I’m not a social scientist, so I’m going out on a limb with my own anecdotal, subjective observations in this post.
The Black Lives Matter demonstrations were big news last year. Even some of the BLM protests here in Rochester made the national news shows. Amidst all of the racial tensions last year, I noticed something that defied those tensions. Maybe you did, too.
I’m not a huge television watcher – mostly news and sports when I do watch – but I have noticed the growing trend of television commercials featuring interracial couples, specifically White and Black characters.* This is noticeable to me because I grew up in an era – the 1960s – when such commercials would have been unthinkable. So what’s with these companies that are using interracial couples in their marketing campaigns? Are they part of some sort of cooperative social engineering effort by American “elites” to promote harmony and ease racial tensions? Hardly. An article I found on the topic quoted a marketing professor who said the ads, “attract the broad base of customers whose values align with those portrayed through these ads—inclusion and diversity.” Got it. Viewers who value “inclusion and diversity” and who see a commercial featuring an interracial couple are – consciously or subconsciously – apt to have a favorable view of the product and company, according to the marketing strategy.
In the 1960s, just seeing a Black person on a television sitcom was a novelty. Bigotry was still very blatant and accepted at that time. As another example, Governor George Wallace of Alabama, an unabashed segregationist, campaigned for President in 1964 and again in 1968 and received a surprising amount of support. Interracial dating and marriage were definitely not socially acceptable in the 60s and 70s. I can vividly remember riding in the car with my step-father-in-law around 1975 and passing a Black-White couple walking down the sidewalk. My step-father-in-law had an absolute hissy fit. Many conservative evangelical and fundamental Baptist churches (especially in the South) preached against interracial dating and marriage in those days. Yes they did. Pastors presented Scripture verses purported to show that God disapproved of the mixing of races. As one extreme example, Bob Jones University did not lift its ban on interracial dating until 2017.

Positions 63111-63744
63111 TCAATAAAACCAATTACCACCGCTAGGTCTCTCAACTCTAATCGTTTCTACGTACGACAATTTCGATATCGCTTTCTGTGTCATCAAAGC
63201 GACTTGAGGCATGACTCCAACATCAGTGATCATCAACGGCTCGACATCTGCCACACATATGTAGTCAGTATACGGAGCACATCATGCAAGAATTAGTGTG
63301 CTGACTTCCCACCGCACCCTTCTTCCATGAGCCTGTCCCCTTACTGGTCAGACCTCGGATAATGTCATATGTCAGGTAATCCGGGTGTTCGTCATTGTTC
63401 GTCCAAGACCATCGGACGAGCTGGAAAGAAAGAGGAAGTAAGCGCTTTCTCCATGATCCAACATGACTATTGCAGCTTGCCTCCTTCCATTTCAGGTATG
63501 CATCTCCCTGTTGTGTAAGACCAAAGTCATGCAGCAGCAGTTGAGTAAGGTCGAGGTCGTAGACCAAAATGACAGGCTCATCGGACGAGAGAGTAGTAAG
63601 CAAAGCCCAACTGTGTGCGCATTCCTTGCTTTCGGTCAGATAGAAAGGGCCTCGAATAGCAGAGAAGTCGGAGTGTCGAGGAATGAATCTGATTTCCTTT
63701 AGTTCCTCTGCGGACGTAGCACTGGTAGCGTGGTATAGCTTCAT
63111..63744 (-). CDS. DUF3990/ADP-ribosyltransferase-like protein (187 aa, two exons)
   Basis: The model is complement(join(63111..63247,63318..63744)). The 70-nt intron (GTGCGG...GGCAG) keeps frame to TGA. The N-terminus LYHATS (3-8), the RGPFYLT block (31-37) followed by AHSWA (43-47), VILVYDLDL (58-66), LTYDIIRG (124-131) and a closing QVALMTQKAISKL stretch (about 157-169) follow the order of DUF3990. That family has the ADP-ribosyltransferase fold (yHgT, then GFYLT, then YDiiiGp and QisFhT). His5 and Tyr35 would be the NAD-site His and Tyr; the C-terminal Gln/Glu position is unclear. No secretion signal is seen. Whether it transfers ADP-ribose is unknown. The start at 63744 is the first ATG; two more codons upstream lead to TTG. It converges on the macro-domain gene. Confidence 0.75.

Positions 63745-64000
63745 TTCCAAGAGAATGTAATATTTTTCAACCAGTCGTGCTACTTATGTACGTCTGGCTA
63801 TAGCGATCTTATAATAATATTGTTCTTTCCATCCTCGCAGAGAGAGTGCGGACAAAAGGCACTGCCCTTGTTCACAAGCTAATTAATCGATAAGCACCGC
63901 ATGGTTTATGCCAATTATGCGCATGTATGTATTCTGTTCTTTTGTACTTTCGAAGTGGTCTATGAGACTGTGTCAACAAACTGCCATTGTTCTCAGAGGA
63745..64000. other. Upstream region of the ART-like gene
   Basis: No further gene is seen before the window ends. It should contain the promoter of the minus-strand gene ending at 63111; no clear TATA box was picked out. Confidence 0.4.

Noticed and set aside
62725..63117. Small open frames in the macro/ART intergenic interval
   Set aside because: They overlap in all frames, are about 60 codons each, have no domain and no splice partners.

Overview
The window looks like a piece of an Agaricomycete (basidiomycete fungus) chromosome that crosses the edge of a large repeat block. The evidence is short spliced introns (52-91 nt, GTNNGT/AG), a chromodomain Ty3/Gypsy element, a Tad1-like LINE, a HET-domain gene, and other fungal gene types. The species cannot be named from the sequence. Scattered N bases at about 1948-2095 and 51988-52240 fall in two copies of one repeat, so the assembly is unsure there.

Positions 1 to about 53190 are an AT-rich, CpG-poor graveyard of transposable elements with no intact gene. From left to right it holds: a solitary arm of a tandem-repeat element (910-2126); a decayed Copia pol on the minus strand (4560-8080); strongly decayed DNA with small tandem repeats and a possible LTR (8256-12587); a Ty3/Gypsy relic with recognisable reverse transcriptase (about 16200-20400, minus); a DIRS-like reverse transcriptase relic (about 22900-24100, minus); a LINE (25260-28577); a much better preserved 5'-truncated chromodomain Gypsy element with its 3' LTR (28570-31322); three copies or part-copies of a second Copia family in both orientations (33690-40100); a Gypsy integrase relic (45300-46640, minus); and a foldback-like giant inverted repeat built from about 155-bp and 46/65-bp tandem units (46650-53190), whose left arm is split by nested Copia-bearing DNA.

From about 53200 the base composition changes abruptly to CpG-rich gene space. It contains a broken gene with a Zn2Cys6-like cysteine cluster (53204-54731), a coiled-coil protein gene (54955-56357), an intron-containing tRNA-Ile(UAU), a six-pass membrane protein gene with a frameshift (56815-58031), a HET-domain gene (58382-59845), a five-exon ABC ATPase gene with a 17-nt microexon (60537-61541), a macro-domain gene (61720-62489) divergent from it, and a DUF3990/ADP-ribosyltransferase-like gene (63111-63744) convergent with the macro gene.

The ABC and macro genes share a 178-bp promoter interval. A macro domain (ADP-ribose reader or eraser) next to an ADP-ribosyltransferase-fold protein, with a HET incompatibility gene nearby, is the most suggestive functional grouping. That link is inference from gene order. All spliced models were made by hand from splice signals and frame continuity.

While the New Testament doesn’t directly address interracial dating or marriage one way or the other, I can’t imagine Jesus Christ approving of segregationist policies/traditions/customs and forbidding interracial marriages. BTW, today’s DNA test kits are showing that we have a lot more ethnic and racial variety than our grandparents would have been comfortable acknowledging.
“Here there is not Greek and Jew, circumcised and uncircumcised, barbarian, Scythian, slave, free; but Christ is all, and in all.” – Colossians 3:11
It’s regrettable that we still have to deal with race issues. Prejudice still exists. And there are also those who stoke racial tensions for their own benefit. At the foot of the cross we are all sinners in need of the Savior, Jesus Christ.
*I’ve noticed (my subjective observation) that in the majority of these commercials featuring interracial couples, the male is Caucasian and the female is Black. Perhaps that is the marketers’ pragmatic concession to lingering objections to a Caucasian woman being in a relationship with a Black man?
Does God frown upon interracial marriages?